After allowing a well-liked corporate tax incentive program to expire last year, Governor Greg Abbott on Wednesday sought to reassure business leaders that state lawmakers will take action during this legislative session to boost the state’s economic development tools.
Additionally, he claimed that Texas was already experiencing the effects of losing the program after recently losing out to New York on a “major” corporate project.
Abbott gave what appeared to be his most in-depth public remarks to date when he spoke to the Greater Arlington Chamber of Commerce about Texas’s economic development in the wake of the termination of the so-called Chapter 313 program. The political sensitivity of the subject was acknowledged by Abbott by referring to it as the “elephant in the room.”
Abbott Is Confident About State Remaining No. 1 In Economic Development
Abbott stated, “Chapter 313 is no longer in effect, but that doesn’t change the fact that there is a desire in the Capitol to ensure Texas does remain No. 1 for economic development. And that said, we’re working on — and others in the Capitol are working on — to ensure that we will have economic development tools moving forward that may not exactly replicate 313 but will keep Texas No. 1 for economic development.
Although Abbott did not specify what those new instruments would be, his remarks are encouraging to business executives who are attempting to revive Chapter 313 in some way.
The program’s goal was to entice big businesses to Texas by lowering their property taxes in the local school districts, but it was dogged by accusations of “corporate welfare” from both sides of the political aisle. For the first time in the program’s 20-year history, legislators chose not to renew it in 2021 when the state Senate opted not to examine a bill extending it.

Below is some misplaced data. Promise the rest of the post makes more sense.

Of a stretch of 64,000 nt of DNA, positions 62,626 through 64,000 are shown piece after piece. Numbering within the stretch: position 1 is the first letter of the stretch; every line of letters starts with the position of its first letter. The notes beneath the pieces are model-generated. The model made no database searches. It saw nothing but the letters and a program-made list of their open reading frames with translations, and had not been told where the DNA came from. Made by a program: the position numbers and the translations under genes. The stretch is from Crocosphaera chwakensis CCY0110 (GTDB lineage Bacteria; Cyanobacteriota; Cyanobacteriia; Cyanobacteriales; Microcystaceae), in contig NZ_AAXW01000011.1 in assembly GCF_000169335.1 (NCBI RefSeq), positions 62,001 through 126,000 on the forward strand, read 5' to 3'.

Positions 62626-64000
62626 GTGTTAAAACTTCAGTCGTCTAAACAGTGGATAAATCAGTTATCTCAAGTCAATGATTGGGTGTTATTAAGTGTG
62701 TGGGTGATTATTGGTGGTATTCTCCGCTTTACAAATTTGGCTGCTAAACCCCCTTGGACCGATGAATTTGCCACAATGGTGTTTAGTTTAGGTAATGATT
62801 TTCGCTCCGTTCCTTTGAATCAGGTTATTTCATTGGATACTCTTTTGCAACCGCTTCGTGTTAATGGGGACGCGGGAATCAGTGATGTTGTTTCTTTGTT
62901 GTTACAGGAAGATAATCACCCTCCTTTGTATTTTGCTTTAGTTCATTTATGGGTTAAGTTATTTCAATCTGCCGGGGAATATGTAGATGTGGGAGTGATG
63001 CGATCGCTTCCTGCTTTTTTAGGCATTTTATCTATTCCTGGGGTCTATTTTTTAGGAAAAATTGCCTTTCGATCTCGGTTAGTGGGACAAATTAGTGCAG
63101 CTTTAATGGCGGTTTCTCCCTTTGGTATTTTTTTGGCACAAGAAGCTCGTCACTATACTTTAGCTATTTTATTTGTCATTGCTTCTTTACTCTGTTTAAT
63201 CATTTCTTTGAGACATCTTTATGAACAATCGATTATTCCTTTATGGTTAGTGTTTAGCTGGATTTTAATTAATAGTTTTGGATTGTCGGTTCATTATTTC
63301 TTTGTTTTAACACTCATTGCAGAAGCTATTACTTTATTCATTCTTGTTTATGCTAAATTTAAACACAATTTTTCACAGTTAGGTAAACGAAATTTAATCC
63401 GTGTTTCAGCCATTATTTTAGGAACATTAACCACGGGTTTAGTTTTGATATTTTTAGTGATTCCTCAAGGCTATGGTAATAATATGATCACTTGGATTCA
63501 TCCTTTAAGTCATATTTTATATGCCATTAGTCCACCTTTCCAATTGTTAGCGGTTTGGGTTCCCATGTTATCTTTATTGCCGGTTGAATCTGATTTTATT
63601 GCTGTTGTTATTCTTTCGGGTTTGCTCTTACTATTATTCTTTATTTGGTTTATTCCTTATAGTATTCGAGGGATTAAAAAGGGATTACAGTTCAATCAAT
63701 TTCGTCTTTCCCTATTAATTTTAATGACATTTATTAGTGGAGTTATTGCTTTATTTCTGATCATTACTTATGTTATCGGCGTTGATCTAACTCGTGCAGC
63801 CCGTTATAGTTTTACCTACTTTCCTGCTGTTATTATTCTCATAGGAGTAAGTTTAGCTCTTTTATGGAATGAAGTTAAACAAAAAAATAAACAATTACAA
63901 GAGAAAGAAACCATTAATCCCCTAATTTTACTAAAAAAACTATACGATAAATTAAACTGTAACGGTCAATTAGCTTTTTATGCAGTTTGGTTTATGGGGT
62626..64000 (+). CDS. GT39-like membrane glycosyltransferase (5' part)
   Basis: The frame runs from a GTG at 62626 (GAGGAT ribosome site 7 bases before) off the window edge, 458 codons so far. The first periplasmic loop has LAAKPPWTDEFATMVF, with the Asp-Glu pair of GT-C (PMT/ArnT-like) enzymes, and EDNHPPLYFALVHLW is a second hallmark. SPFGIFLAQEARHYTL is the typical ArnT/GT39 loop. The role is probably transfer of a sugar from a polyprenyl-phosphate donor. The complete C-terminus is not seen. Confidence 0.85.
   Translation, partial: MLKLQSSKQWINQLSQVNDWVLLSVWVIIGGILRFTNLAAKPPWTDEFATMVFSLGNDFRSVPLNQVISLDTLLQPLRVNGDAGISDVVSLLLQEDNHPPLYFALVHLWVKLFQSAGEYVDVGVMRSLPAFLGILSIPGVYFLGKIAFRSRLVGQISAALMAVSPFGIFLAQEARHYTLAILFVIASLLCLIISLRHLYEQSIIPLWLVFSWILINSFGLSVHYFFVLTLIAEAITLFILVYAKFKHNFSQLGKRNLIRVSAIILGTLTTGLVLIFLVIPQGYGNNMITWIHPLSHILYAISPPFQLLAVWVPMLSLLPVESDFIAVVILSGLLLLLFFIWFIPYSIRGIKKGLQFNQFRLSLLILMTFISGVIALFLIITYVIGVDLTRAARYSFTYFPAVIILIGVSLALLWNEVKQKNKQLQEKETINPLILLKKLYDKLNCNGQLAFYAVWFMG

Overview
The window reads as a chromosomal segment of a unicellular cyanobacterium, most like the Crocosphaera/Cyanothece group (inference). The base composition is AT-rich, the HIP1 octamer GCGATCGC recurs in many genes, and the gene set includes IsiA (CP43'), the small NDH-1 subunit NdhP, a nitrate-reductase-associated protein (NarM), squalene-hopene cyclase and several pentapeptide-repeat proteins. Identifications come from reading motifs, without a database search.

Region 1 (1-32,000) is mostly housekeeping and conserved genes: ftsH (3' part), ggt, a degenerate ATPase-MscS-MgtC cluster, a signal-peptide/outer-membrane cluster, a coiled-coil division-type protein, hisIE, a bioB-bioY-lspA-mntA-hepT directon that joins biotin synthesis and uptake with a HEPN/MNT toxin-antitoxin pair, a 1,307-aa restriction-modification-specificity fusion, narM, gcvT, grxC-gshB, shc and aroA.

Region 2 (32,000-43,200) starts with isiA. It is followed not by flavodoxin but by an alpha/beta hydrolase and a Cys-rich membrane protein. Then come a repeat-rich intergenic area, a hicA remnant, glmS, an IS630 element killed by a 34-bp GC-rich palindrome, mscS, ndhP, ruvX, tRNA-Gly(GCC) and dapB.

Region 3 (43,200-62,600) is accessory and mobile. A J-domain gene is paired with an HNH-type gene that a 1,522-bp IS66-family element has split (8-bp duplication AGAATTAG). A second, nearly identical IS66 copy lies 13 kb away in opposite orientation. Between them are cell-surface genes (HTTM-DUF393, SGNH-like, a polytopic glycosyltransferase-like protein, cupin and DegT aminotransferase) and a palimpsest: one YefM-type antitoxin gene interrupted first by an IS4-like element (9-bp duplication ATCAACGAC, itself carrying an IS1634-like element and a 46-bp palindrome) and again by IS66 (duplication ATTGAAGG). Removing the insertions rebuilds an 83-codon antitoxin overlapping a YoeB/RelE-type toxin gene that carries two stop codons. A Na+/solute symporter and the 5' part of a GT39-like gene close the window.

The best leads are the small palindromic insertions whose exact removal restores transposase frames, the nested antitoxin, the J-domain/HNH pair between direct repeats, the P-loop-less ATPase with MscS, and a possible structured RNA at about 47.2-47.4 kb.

In his State of the State address on Thursday, Abbott made a passing reference to the program’s controversy by remarking that “local communities need fresh economic development tools this session.”
His comments in Arlington and that one place him in line with state House Speaker Dade Phelan, a Republican from Beaumont who favors a Chapter 313 rebirth. Lt. Gov. Dan Patrick, who oversees the Senate and boasted last month that he “killed” Chapter 313 in 2021 because it “had been overused,” stands in their way.
Abbott said on Wednesday that Micron’s recent decision to establish a new computer chip facility in upstate New York rather than Texas was influenced by the expiration of Chapter 313. It caused Texas to “lose to one of the worst states for business in America,” according to Abbott.
Wednesday, Abbott showed a clear understanding of the tarnished reputation of the show. He humorously advised Arlington business leaders to avoid bringing up the number 313 in any conversations with lawmakers this session. It gives folks a terrible taste in their mouths.
In a letter to lawmakers last week, more than 150 business organizations—among them the president of the Greater Arlington Chamber of Commerce—called for a “modern, transparent, and responsible economic development program.” The phrase Chapter 313 was not used.
The last day the comptroller’s office could enroll corporations in the program was December 31, 2022, which marked the official end of the program. In the closing months of the program, the office was inundated with applications, and two renewable energy corporations sued after their applications were rejected due to the late rush. The Texas Supreme Court decided against getting involved.
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